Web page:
As an attorney, the ability to write, proficiently, is imperative. Writing in the law is a form of art advocacy in its most creative form. The goal is to paint a pathway that leads to an obvious conclusion, one that the reader could and should have reached on his or her own when given the same information.
I have found over the years that there are numerous diverging opinions with respect to the proper style of legal writing in general, largely when it comes to formatting and vocabulary. In law school, I was taught to use a very conservative approach to formatting. We were told that the use of bold, italics, underlining and/or caps would not necessarily serve us well especially if combined. That is not to say that I was taught never to use these formatting options, just to use them conservatively.
In practice, I happen to be a fan of the fun options Microsoft Word has to offer, when used appropriately. Keep in mind, however, that "appropriate" formatting is clearly subjective and largely depends on one's audience. I appreciate appropriate formatting when both reading and writing, as it is a critical component of the organization and ease of reference that should be incorporated into every legal document. I have offered my opinion as to what I find to be appropriate formatting below.
On the other hand, I tend to side with what I learned in law school: the plain language style of writing when it comes to vocabulary, rather than the traditional "legalese" approach. In practice, I have read through many case decisions, contracts and briefs and just shook my head. As attorneys, we all understand legalese (hopefully), and I do believe that some degree of formality is necessary in legal writing. However, I don't think anyone actually enjoys the task of interpreting excessive archaic legalese. These days, outside of contracts and release agreements, especially with the use of electronic communication, it appears that we are progressing into the plain language style of writing, at least in this geographical region.
In addition to formatting and vocabulary, it is critical that our writing tells a story that the reader wants to hear one that is set forth in an organized, grammatically sound and efficient way.
A Writing Journey
When I first decided that I would be an attorney, in fourth grade, I had no idea what it meant. Obviously, I was not a huge fan of writing and did not understand the importance, even through high school. I remember my senior year of high school, turning in a paper that was required to be 10 pages. It was only one page. I remember thinking that even if I got a bad grade on the paper, I would still do well in the class based on an evaluation of my other work. I was right and still got a good grade. However, I did not realize how the faulty foundation would affect me in my professional future.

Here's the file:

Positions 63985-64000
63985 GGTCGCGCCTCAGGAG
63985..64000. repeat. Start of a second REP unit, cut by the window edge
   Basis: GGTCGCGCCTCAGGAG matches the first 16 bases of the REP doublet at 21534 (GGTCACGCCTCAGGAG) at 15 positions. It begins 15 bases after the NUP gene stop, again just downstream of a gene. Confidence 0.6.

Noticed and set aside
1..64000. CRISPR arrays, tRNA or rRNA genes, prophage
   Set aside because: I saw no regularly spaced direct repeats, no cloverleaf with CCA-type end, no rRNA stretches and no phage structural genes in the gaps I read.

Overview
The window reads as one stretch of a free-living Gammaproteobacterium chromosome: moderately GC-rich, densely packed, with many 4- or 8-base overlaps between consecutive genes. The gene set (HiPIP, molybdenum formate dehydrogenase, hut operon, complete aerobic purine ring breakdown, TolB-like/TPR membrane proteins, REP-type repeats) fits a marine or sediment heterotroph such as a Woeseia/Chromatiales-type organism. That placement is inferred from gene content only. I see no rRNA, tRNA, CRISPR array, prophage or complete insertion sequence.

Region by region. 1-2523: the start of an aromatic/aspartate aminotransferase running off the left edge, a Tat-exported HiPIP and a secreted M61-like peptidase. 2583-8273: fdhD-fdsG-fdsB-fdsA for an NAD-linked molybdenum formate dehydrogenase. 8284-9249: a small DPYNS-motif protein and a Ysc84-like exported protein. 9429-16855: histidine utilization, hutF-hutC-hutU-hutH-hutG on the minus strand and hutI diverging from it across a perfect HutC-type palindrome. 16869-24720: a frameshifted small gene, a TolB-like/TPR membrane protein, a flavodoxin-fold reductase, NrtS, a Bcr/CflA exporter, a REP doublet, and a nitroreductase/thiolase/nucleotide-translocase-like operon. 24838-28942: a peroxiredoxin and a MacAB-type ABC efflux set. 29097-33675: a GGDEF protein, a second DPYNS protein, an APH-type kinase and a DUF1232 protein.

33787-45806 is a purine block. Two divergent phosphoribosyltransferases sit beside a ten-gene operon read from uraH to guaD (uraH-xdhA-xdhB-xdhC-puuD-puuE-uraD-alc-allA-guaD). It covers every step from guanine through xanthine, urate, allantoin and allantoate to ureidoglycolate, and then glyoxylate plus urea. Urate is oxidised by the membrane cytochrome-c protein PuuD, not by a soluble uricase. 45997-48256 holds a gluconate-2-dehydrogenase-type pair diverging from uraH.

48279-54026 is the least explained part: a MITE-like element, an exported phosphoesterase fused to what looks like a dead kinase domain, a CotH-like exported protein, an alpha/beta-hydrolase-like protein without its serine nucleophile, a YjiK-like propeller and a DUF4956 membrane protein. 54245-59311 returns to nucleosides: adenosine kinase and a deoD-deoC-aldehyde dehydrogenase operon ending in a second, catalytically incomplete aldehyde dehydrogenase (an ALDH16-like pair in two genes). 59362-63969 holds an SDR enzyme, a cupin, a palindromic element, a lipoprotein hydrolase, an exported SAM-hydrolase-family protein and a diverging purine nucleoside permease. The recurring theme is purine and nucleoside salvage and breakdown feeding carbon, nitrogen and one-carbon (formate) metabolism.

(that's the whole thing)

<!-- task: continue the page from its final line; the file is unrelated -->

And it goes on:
In college, I remember hearing my professors say that the practice of law is centered on reading and writing. I ignored their warnings, still thinking I could get through with the half-effort attempt that I had previously made in high school. And I did. Again, I did not enjoy writing, so I did what I could to avoid it. I graduated college and was accepted into law school; however, my writing skills were still less than adequate.
It was not until my first year of law school that I realized the importance of being able to write efficiently and grammatically correct. In law school, the expectations were high. I needed to remove the fluff, get to the point and be persuasive an art I had no idea how to achieve.
So, I went back to the basics. Adverb ... adjective ... linking verb. That's right, way back to the basics. I knew that in order to become a proficient legal writer, I needed to build the appropriate foundation. I needed to make sure I knew how to form an appropriate sentence and paragraph before forming an appropriate IRAC or CRAC analysis. And so I took a basic writing course. Embarrassing as it may be, I found it extremely helpful. Actually, it was a defining moment.
From that point on, I realized that being able to write is a gift something to be treasured and I took pride in writing. When I received an award for legal writing in law school, I finally became confident that this was something I could do.